The NUMBers Are In – And They Aren’t Pretty!

I was very fortunate to spend the last three days at the Florida Public Pension Trustees Association’s (FPPTA) educational conference listening to many bright, passionate presenters. If you’ve attended one of these before you wouldn’t be surprised to read that there were roughly 90 presentations on various investment strategies, actuarial related sessions, fiduciary standards, communication, healthcare, performance measurement, and even a couple on a DB plan’s liabilities (amen). But, the most common theme was related to the plan’s ROA or return on asset assumption, that is used to both discount liabilities and as a target for the plan’s assets. Through our research and based on what was shared at the conference, it appears that 7.5% is the most common target for the plan’s ROA.

Given recent volatility in and poor performance of the global markets, the performance for the most common indexes is flat to negative for the 12 months ending September 30, 2015. In fact, one would have to be making a meaningful style overweight favoring growth versus value (in all capitalization ranges) to see reasonably positive numbers of 2% or more or an over-weighting in fixed income relative to equities to accomplish the same objective (Barclays U.S. Aggregate is up 2.94% for the last 12 months). But, we know that public DB plans have been reducing fixed income exposure with the anticipation of rising interest rates.

It is doubtful that a “traditional” 60 / 40 (equity / fixed income) allocation is representative of today’s asset allocation, but if it were, it would show a 0.81% return for the 12 months, falling substantially behind the average ROA. If we used an equity allocation that included non-US equities at a 10% allocation, the 12-month return falls to 0.21%. However, it certainly seems to us that many plans have taken their international allocation up, while also diversifying into emerging markets. If the plan allocated only 5% of the domestic equity to emerging markets, so that the new allocation was 45% US equity, 10% Int’l – developed, 5% Int’l – emerging and 40% fixed Income, the return falls to -3% for the year, as emerging markets have gotten destroyed, a full 10.5% behind the “average” ROA.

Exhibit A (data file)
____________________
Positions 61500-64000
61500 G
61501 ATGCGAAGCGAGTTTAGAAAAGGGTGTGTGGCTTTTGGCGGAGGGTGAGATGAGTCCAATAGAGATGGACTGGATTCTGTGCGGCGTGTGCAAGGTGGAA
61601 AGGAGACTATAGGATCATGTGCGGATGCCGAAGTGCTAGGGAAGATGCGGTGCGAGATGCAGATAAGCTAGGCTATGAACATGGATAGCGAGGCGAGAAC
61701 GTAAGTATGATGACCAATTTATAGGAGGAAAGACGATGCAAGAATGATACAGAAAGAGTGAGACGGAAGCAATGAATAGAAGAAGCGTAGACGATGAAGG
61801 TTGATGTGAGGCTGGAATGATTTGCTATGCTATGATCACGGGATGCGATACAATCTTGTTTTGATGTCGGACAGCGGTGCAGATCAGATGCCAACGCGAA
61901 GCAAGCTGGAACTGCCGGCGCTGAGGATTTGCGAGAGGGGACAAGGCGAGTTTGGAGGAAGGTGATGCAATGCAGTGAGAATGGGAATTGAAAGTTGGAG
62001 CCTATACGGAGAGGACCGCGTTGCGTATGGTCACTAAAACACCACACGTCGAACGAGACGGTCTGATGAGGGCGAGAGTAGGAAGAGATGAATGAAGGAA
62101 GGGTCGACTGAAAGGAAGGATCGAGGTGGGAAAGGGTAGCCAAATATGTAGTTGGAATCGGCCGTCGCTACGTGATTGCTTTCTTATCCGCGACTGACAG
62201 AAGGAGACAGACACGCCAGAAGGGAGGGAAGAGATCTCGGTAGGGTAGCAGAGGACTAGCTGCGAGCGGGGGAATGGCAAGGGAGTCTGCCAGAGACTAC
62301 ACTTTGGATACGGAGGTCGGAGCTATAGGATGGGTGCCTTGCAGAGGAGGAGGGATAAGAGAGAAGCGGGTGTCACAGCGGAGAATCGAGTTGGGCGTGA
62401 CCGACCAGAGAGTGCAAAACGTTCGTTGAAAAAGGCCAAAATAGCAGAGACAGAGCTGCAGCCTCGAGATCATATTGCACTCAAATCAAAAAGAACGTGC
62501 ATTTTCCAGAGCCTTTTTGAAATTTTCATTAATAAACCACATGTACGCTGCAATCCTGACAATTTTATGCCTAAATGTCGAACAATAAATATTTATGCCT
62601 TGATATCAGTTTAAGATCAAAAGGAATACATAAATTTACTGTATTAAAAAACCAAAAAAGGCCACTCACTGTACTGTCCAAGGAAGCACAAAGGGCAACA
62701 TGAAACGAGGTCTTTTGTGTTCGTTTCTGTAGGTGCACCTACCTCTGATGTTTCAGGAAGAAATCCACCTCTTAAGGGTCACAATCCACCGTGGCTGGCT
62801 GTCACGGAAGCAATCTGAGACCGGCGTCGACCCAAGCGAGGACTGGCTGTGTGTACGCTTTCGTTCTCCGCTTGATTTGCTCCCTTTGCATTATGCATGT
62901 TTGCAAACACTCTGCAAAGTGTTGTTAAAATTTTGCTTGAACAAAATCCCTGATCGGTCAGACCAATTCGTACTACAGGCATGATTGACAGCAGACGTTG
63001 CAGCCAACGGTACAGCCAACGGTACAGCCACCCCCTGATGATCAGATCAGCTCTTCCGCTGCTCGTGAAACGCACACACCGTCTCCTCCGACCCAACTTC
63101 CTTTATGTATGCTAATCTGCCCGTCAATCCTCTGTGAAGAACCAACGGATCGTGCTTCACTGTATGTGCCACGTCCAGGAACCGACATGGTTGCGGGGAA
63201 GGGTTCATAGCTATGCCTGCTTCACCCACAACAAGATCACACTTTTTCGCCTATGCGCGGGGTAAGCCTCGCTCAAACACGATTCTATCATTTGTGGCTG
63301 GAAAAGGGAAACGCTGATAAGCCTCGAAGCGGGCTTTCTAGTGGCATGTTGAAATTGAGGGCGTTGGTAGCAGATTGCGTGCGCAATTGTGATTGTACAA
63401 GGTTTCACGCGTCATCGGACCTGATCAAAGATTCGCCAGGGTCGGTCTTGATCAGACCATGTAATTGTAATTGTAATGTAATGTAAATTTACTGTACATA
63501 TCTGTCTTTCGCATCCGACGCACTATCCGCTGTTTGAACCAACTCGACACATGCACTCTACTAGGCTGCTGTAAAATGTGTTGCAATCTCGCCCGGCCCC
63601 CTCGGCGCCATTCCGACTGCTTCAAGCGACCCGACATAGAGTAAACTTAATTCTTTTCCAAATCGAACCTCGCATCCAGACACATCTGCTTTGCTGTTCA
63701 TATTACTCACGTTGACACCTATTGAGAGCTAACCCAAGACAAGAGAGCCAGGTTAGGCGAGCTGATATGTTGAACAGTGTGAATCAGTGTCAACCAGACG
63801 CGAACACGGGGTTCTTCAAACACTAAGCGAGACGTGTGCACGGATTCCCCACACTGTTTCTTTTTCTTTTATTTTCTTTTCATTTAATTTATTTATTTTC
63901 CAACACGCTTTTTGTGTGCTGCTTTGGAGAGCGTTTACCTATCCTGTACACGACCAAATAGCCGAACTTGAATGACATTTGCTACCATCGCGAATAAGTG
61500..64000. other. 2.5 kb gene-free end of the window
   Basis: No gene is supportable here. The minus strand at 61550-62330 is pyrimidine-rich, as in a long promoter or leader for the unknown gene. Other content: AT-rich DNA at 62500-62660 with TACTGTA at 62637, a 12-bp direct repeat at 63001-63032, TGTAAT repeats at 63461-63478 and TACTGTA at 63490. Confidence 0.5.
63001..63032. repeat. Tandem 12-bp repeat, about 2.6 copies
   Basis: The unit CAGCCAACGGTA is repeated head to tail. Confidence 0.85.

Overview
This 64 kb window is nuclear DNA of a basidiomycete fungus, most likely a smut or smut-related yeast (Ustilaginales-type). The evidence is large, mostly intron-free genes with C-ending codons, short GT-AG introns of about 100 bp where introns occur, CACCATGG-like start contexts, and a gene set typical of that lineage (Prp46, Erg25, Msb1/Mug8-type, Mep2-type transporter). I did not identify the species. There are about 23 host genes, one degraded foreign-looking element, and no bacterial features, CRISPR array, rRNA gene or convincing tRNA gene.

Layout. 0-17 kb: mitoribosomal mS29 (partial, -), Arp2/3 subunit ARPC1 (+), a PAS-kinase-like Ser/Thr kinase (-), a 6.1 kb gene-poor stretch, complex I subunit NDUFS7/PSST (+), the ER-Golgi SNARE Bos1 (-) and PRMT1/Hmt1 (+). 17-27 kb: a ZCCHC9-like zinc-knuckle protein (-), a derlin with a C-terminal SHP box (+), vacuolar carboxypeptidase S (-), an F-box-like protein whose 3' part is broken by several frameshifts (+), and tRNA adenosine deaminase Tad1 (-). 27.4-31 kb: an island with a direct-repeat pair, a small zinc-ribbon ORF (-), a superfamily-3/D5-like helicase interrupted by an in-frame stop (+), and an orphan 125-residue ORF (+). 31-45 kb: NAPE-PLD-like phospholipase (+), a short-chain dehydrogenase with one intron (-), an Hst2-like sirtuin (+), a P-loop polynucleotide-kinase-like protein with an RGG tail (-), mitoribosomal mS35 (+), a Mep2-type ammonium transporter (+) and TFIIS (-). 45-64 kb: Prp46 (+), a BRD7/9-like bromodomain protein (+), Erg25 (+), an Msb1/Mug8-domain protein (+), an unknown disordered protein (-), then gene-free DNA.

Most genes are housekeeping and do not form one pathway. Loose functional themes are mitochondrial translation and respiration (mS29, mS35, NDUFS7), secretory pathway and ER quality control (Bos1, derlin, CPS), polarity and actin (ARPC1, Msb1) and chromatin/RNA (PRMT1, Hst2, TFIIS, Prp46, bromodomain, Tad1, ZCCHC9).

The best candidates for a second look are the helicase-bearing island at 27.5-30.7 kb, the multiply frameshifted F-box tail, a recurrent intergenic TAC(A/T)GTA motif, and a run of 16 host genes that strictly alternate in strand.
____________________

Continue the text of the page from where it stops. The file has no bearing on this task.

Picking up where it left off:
Unfortunately, as yields on bonds fell below the ROA in the late ‘90s and early 2000s, asset consultants began reducing allocations to fixed income, fearing that any allocation would prove to be a drag on the plan’s ability to achieve the ROA. As a result, most public fund DB plans have substantially less in domestic fixed income than they should or historically have had. Once again, it appears to us that most plans have less than 25% allocated to traditional U.S. fixed income. If this is correct, it is likely that the performance numbers highlighted above would be weaker.

Compounding the fact that most plans will have a total fund performance that falls substantially below their ROA objective during this period, is liability growth, which during the last 12 months has increased by 9.6% (according to Ryan ALM). As we discussed at the conference, a plan’s specific liabilities should be the primary objective for performance reviews, but regrettably that hasn’t proven to be the case. Comparing your assets to your plan’s liabilities in 2015 would reveal a nearly 12.6% underperformance in the last 12 months.

DB Plan sponsors have been very pleased with returns relative to their stated ROA objective since the great financial crisis concluded in March 2009, but the reality is that liability growth has outpaced most plans’ asset growth during the same period. However, this fact is mostly unknown since most plans don’t get regular updates on their fund’s liabilities.  Unless a fund sponsor has access to a custom liability index (CLI) measuring the performance of the plan’s specific liabilities there is no way to know that fact.

Asset Allocation should be driven by your plan’s liabilities and funded ratio, and not the ROA. Asset allocation should also be responsive to changes in both, but in order to implement a responsive asset allocation, one needs greater transparency on the liabilities. Let us help you understand the true economics of your plan.


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